Indonesian palm oil producers are eying forest conservation projects as a way to supplement earnings via the nascent carbon market, reports Reuters.
Frank Momberg, Fauna and Flora International’s Asia-Pacific director for program development, told Reuters’ David Fogarty that plantations companies have agreed to forgo converting rainforest areas in West Kalimantan on the island of Borneo in exchange for a share of the revenue generated from the sales of forest carbon credits. Forest conservation is expected to be an important emissions mitigation mechanism under the next global climate treaty, with tropical countries earning carbon credits for reducing deforestation.
Peat forest conversion in Kalimantan, Indonesian Borneo.
Forestry companies are well-positioned to benefit from the potential mechanism, which is known as REDD for Reducing Emissions from Deforestation and Degradation. Logging companies and plantation operators that agree not to develop their existing concessions stand to potentially earn credits for preserving carbon locked up in forest vegetation that would otherwise be released by deforestation. Provided credits could be used by companies and countries to meet emissions reductions obligations, earnings from REDD could be substantial, and in some cases comparable to the proceeds from logging the forest or turning it into plantations, according to a pair of studies published earlier this year in the journal Conservation Letters.
Oil palm plantation and forest in North Sumatra
Fauna and Flora International (FFI) said that Sinar Mas and First Borneo Group are involved in the West Kalimantan project, which is based in a 90,000-hectare tract of carbon-dense peat swamp forest in Kupuas Hulu. FFI estimates the first phase of the project, which covers 46,000 hectares, will avoid 2.8 million tonnes of CO2 a year over a 10-year period. FFI is also developing carbon conservation projects in the Sungai Putri peat swamp in West Kalimantan (60,000 ha) and Papua, on the island of New Guinea (250,000 ha) as well as a separate community forest project in West Kalimantan (30,000-50,000 ha). FFI is involved with the 750,000-ha Ulu Masen project in Aceh, on the island of Sumatra.
REDD can compete financially with palm oil in Indonesia peatlands while protecting endangered species
(06/04/2009) A new paper by Oscar Venter, a PhD student at the University of Queensland, and colleagues finds that forest conservation via REDD — a proposed mechanism for compensating developing countries for Reducing Emissions from Deforestation and Degradation — could be economically competitive with oil palm production, a dominant driver of deforestation in Indonesia. The study, based on overlaying maps of proposed oil palm development with maps showing carbon-density and wildlife distribution in Kalimantan (Indonesian Borneo), estimates that REDD is financially competitive, and potentially able to fund forest conservation, with oil palm at carbon prices of $10-$33 per ton of carbon dioxide equivalent (tCO2e). In areas with low agricultural suitability and high forest carbon, notably peatlands, Venter and colleagues find that a carbon price of $2 per tCO2e would be sufficient to beat out returns from oil palm.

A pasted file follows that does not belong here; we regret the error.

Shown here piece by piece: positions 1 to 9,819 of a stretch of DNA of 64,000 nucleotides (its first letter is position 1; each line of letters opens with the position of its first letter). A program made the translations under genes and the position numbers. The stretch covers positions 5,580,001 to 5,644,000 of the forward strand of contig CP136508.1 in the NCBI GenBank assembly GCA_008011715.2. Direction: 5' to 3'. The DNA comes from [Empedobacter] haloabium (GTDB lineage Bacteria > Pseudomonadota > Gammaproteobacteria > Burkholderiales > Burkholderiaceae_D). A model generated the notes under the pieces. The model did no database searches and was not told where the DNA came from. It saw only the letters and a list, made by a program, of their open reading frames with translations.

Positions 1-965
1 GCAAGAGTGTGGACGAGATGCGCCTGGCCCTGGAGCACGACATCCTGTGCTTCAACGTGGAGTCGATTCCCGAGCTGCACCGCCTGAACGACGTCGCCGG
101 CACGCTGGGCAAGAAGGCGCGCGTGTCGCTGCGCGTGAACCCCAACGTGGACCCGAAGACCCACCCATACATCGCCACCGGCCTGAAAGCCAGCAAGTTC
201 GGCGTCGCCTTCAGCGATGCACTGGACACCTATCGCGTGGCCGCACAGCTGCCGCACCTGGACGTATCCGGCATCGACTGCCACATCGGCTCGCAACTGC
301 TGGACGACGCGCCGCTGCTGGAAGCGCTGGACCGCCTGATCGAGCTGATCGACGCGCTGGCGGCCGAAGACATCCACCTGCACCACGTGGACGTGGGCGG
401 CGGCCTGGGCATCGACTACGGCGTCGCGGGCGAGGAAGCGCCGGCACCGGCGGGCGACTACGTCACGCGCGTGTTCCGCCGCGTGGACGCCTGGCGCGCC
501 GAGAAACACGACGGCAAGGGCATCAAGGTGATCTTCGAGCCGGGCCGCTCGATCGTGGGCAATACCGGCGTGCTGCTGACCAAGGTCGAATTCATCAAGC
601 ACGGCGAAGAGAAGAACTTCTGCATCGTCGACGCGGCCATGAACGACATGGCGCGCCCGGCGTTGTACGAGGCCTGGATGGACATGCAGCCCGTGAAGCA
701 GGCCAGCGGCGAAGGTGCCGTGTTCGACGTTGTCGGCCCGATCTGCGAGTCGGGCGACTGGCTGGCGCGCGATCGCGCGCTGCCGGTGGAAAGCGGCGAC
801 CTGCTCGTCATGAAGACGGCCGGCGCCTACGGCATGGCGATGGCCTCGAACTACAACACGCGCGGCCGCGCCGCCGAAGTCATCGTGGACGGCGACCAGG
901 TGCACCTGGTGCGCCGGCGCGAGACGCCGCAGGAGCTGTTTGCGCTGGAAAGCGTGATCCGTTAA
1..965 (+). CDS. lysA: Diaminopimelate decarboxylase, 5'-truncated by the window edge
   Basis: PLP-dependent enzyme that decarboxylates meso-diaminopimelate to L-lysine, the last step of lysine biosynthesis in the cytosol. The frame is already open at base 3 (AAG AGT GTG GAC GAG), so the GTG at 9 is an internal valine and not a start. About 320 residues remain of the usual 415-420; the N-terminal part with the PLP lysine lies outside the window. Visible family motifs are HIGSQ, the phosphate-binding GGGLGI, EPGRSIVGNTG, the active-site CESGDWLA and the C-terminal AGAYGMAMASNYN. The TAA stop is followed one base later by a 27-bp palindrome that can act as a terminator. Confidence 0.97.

Can carbon credits from REDD compete with palm oil?
(03/30/2009) Reducing emissions from deforestation and degradation (REDD) is increasingly seen as a compelling way to conserve tropical forests while simultaneously helping mitigate climate change, preserving biodiversity, and providing sustainable livelihoods for rural people. But to become a reality REDD still faces a number of challenges, not least of which is economic competition from other forms of land use. In Indonesia and Malaysia, the biggest competitor is likely oil palm, which is presently one of the most profitable forms of land use. Oil palm is also spreading to other tropical forest areas including the Brazilian Amazon.
Could peatlands conservation be more profitable than palm oil?
(08/22/2007) This past June, World Bank published a report warning that climate change presents serious risks to Indonesia, including the possibility of losing 2,000 islands as sea levels rise. While this scenario is dire, proposed mechanisms for addressing climate change, notably carbon credits through avoided deforestation, offer a unique opportunity for Indonesia to strengthen its economy while demonstrating worldwide innovative political and environmental leadership. In a July 29th editorial we argued that in some cases, preserving ecosystems for carbon credits could be more valuable than conversion for oil palm plantations, providing higher tax revenue for the Indonesian treasury while at the same time offering attractive economic returns for investors.